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Old 04-28-2007, 05:58 AM   #15
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Quote:
Originally Posted by Mike Lewis
Bernie---I had a 2800 for a short while and found it to noisy. it wasn't bad at the low rpms but under load as when running an ac it was Just To Loud ! It would run our 13500 ac but only with nothing else on,at altitude it struggled. Traded for 2 Honda 2000's----pieman
Did you have propane or regualr gas? Not that would make a difference in noise levels...just curious.
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Old 04-28-2007, 09:41 AM   #16
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a geek moment

I'm going from memory here so don't quote me. The 2800 (if I recall correctly) is about 10 decibles louder than the 2400. I think 60-70 and 50-60 decibles respectively (ranges based on load). Looking at the modest difference you might think this additonal noise from using the 2800 wouldnt amount to much. WRONG-O! Don't forget that the decible scale is logarigthmic, hence a 10 dB increase from 60 to 70 represents TWICE the sound.

As a matter of reference, normal conversation is rated at 60dB, and a lawn mower 70 dB. So the question is would you rather have the noise from a conversation next to your camper, or a lawn mower (and which would your neighbors want). The 1000 is in the 50-60 dB range and is better yet unless you might need more power. Because I might need to be able to run the AC, and will be using mine to run power tools, I opted for the 2400.
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Old 04-28-2007, 09:57 AM   #17
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Can you get remote start for the generator the OP mentions?
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Old 04-28-2007, 10:49 AM   #18
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Quote:
Originally Posted by Gen Disarray
I'm going from memory here so don't quote me. The 2800 (if I recall correctly) is about 10 decibles louder than the 2400. I think 60-70 and 50-60 decibles respectively (ranges based on load). Looking at the modest difference you might think this additonal noise from using the 2800 wouldnt amount to much. WRONG-O! Don't forget that the decible scale is logarigthmic, hence a 10 dB increase from 60 to 70 represents TWICE the sound.

As a matter of reference, normal conversation is rated at 60dB, and a lawn mower 70 dB. So the question is would you rather have the noise from a conversation next to your camper, or a lawn mower (and which would your neighbors want). The 1000 is in the 50-60 dB range and is better yet unless you might need more power. Because I might need to be able to run the AC, and will be using mine to run power tools, I opted for the 2400.
Well, that settles it for me. 2400 it is. Thanks Rodney. jk
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Old 04-28-2007, 09:50 PM   #19
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Hold the phone .

True, the 2800 is louder. It's the same engine as the 2400 so why is it louder? Answer is it doesn't have all the noise insulation wrapped around it. That's why, even though it's got a larger generator it's still lighter. My thought with the 2800 is I can get a "dog house" that will act as a storage/transport case and the lid will do double duty as a sound barrier. OK, that's the thought; I haven't gotten that far yet .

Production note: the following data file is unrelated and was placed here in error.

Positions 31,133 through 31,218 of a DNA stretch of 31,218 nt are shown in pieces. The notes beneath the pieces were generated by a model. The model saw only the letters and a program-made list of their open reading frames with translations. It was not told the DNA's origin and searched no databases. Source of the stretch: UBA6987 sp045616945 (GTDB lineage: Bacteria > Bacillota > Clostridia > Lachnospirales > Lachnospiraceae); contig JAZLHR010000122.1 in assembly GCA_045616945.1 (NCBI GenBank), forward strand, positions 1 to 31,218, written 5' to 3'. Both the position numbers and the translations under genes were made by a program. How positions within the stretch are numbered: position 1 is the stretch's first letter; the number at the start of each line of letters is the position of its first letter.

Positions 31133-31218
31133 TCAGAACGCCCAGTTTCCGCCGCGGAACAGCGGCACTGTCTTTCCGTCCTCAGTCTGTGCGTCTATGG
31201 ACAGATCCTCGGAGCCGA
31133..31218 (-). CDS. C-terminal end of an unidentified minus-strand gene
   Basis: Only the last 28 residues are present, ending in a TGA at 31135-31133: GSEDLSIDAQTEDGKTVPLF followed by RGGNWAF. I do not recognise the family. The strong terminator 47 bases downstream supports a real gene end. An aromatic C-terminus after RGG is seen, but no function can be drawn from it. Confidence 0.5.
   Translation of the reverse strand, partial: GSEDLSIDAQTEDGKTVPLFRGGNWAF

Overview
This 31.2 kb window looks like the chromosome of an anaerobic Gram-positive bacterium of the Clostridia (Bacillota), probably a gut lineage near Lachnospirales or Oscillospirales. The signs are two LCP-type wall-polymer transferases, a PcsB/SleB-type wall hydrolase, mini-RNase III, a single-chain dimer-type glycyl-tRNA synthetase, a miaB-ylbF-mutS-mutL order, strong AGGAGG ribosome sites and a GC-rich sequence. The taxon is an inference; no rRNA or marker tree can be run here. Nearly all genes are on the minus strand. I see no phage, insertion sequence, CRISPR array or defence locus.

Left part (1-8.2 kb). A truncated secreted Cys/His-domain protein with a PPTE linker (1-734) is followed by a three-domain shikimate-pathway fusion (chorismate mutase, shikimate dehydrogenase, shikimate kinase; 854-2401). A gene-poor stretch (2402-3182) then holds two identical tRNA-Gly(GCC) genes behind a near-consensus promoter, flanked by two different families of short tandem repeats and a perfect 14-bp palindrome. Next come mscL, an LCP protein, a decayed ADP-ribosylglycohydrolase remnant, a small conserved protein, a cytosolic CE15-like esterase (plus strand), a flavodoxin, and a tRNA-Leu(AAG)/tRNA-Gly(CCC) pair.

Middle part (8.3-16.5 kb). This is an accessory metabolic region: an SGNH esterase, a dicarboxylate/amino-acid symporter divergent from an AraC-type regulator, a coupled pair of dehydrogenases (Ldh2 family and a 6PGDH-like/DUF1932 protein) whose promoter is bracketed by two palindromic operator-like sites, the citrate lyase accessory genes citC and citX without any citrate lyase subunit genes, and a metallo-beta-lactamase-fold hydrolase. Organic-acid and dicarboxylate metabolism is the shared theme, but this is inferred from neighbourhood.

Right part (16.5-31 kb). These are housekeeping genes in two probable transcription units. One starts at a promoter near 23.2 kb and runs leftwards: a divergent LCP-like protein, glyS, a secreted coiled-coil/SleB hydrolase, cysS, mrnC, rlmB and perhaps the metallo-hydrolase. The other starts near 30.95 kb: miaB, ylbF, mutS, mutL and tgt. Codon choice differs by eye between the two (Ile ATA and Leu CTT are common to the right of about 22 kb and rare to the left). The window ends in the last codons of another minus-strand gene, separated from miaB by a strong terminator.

Point #2 which is the big issue. The noise is related to load. The specs really don't tell the story. When you have the 2800 under full load it is loud. OK, not REALLY LOUD but more than you'd want to stand next to and talk (although you can... Heh? wa'da you say? ) I haven't run the 2800 side by side with a 2400 but it wouldn't surprise me if at partial load the 2800 ran at a lower rpm (more capacity) which would offset the sound dampening of the 2400 ?

Moral of the story is you really have to experience it under real world conditions to know. I have no doubt the 2400 is quieter that the 2800. I know the 2800 is "loud" compared to a Honda 2000. However, a Honda 2000 would NOT have done what I asked of the 2800 this winter during a week long power outage and since a great deal of the justification for buying the generator was as a home back-up I'm really happy I went with the 2800.

Back to the A/C question; I finally got a chance to try my Yamaha EF2800i with the A/C in the trailer today. The trailer, a '78 Argosy 24, I finally figured out has only a 10,000 BTU A/C. The answer is.... the generator doesn't even notice when the A/C starts up. The Yamaha (like the Honda) has an Economy Switch which means the rpm ramps up when it encounters a load. Well, it doesn't noticably rev up off idle when the AC starts. NO WHERE NEAR the load of the Microwave in the house. Even the house refigerator pulls more start-up current than the trailer A/C. With the A/C running full bore the generator is sitting on idle

While the 2800 is loud under full load at idle it's reasonably quite. That's more than I can say for the A/C in the trailer. We're back to real world here. Standing under the A/C to turn it on I literally could not hear the generator. I had to have the wife tell me if she even heard it idle up. With the door open on the trailer I had to walk up front to even hear the generator running. Standing in the doorway the A/C still made WAY more noise than the generator only 10 feet away. So, while the Honda might be nice for the people in the campsite next door (the one's in a tent with no A/C well, it's irrelevant.

I suspect the people having trouble with 10,000-13,500 A/C running on less than 3,000 watt generators have an issue with the start-up capacitors on the A/C

It's amazing and confusing to read all the conflicting reports but having seen it with my own eyes (and heard it with my own ears) I have no doubt a 2400 would have powered our A/C just fine. Still, I'm happy with the 2800 since I did use it's capacity running the home during our week long winter storm.


-Bernie
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Old 05-06-2007, 01:40 PM   #20
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Took your advice

Quote:
Originally Posted by lewster
As most of the folks here on the Forum are quite mechanically adept, one should be able to either:

2)Buy the conversion kit from US Carb and do the conversion yourself.
Lew,